MANA-Toolkit is a set of tools for rogue access point (evilAP) attacks and wireless MITM. More specifically, it contains the improvements to KARMA attacks implemented into hostapd, as well as some useful configurations for conducting MITM once you’ve managed to get a victim to connect.
Mana has recently been added to the Kali Linux repositories, which means it’s automatically available to download and install by merely running the “apt-get install mana-toolkit” command.
Once it’s installed, navigate to the Mana directory located at “/usr/share/mana-toolkit,” and then enter the folder named “run-mana.” Here you’ll find several scripts used to control how Mana operates. Mana has three main start scrips;
1. Start-noupstream.sh — starts fake AP with no internet access
2. Start-nat-simple.sh — starts fake AP with internet access
3. Start-nat-full.sh — starts fake AP with internet access, automatically begins sniffing data, and bypasses the HTTPS.
Before starting the rouge AP using Mana-Toolkit we need to make a few configurations in “/etc/mana-toolkit/hostapd-mana.conf” and “/usr/share/mana-toolkit/run-mana/start-nat-simple.sh.”
In the “hostapd-mana.conf” file we should edit the interface in which our wireless adaptor is connected and add a fake SSID name.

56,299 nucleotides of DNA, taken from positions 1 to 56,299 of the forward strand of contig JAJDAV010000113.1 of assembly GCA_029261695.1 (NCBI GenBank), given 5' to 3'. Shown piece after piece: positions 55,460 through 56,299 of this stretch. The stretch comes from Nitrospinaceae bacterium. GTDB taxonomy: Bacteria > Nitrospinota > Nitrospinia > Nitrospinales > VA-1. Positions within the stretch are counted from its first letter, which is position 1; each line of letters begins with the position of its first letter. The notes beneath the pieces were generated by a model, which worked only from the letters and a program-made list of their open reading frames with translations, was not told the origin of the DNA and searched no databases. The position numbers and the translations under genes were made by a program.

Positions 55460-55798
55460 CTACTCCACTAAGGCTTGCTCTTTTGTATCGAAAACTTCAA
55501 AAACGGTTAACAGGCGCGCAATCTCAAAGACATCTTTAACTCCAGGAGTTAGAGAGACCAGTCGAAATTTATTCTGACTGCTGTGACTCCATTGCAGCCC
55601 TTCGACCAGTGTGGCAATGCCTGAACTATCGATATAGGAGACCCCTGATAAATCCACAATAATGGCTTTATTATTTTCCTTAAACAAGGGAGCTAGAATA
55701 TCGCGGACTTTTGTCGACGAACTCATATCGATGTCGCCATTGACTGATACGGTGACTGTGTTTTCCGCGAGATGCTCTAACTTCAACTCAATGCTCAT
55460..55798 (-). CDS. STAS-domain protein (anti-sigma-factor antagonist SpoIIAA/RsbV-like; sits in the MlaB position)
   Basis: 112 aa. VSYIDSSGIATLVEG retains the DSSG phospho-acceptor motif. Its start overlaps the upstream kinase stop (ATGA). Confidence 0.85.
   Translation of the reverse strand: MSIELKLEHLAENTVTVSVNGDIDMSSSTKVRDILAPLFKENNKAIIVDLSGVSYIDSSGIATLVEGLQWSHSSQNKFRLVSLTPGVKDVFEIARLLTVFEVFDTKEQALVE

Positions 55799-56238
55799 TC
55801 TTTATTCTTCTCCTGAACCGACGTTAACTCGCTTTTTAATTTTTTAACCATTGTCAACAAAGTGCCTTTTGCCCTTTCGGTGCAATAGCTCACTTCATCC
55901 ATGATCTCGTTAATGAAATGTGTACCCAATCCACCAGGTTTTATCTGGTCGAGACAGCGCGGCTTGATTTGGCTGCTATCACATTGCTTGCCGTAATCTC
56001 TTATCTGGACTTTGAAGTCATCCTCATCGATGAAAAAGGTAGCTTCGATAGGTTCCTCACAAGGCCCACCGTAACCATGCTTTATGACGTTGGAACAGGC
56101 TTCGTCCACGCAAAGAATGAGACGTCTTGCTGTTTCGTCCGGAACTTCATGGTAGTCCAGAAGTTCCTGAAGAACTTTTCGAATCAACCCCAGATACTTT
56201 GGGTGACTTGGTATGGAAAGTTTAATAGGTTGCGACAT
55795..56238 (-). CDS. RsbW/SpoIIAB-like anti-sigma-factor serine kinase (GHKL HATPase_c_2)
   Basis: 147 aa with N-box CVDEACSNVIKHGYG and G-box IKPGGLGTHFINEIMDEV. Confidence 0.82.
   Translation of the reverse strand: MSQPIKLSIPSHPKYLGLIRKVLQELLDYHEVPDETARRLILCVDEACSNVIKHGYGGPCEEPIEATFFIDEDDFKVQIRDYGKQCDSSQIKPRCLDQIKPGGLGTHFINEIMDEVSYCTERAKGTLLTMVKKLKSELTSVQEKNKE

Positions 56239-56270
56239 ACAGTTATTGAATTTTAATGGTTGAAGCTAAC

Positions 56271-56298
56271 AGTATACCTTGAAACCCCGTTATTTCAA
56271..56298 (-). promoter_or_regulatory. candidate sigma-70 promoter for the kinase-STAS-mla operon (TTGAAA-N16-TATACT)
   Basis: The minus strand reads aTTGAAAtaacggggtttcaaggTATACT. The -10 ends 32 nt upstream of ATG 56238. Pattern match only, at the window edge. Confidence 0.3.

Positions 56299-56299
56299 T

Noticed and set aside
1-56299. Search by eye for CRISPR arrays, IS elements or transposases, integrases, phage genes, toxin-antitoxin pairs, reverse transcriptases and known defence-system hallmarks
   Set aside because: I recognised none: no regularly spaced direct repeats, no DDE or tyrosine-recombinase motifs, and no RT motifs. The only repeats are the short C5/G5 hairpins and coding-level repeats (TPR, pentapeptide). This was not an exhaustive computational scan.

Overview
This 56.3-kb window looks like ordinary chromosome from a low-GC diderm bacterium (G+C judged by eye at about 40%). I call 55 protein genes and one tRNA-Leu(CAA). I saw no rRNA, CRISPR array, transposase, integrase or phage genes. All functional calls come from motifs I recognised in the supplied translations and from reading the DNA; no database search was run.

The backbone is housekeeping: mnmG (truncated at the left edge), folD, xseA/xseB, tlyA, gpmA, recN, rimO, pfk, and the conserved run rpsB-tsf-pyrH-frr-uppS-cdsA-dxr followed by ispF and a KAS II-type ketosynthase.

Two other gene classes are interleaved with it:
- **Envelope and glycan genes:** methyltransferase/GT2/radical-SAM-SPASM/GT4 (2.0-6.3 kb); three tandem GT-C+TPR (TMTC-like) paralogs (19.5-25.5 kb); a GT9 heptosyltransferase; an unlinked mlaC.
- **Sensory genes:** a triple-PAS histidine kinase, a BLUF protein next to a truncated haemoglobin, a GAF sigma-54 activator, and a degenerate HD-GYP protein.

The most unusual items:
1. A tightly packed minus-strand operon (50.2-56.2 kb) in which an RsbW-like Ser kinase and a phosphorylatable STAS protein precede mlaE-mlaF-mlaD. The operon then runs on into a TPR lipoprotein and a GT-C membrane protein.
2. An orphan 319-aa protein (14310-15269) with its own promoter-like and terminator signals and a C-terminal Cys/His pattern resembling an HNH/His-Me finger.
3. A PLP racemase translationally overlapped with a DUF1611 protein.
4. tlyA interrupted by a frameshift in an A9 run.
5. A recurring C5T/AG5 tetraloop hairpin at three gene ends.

Ex: (root@kali:~# leafpad /etc/mana-toolkit/hostapd-mana.conf).
Then we need to modify mana start scripts according to our needs. Here, edit the “upstream” and “physical” interfaces. For the “upstream,” specify the interface of your internet source, and for the “physical,” provide the interface of your Wi-Fi adaptor that acts as a fake AP.
Ex: (root@kali:~# leafpad /usr/share/mana-toolkit/run-mana/start-nat-simple.sh).
Now we are ready to start fake AP by typing this command “bash /usr/share/mana-toolkit/run-mana/start-nat-simple.sh.”
Mana will now be advertising a wireless network named “HSA-wifi,” as well as attempting to spoof other systems as it sees SSID broadcasts from clients searching for previously connected access points.
This tool incorporates the important setup files to capture credentials on various famous websites; obviously, not all are currently supported. As Mana is still being developed, additional sites and services are as yet being included. Meanwhile, the engineers recommend utilizing the effectively available code as a layout to redo your Mana establishment for your particular needs and targets.
The main Mana script dumps out a somewhat overpowering measure of continually updating data, and it tends to be extremely hard to decipher as everything passes by. It’s in this manner simpler to physically check the SSLstrip logs to search for captured credentials than attempting to read them from the script’s output. The original SSLstrip log document is situated at “/var/lib/mana-toolbox/sslstrip.log,” which holds all the previously SSL information that Mana managed to capture.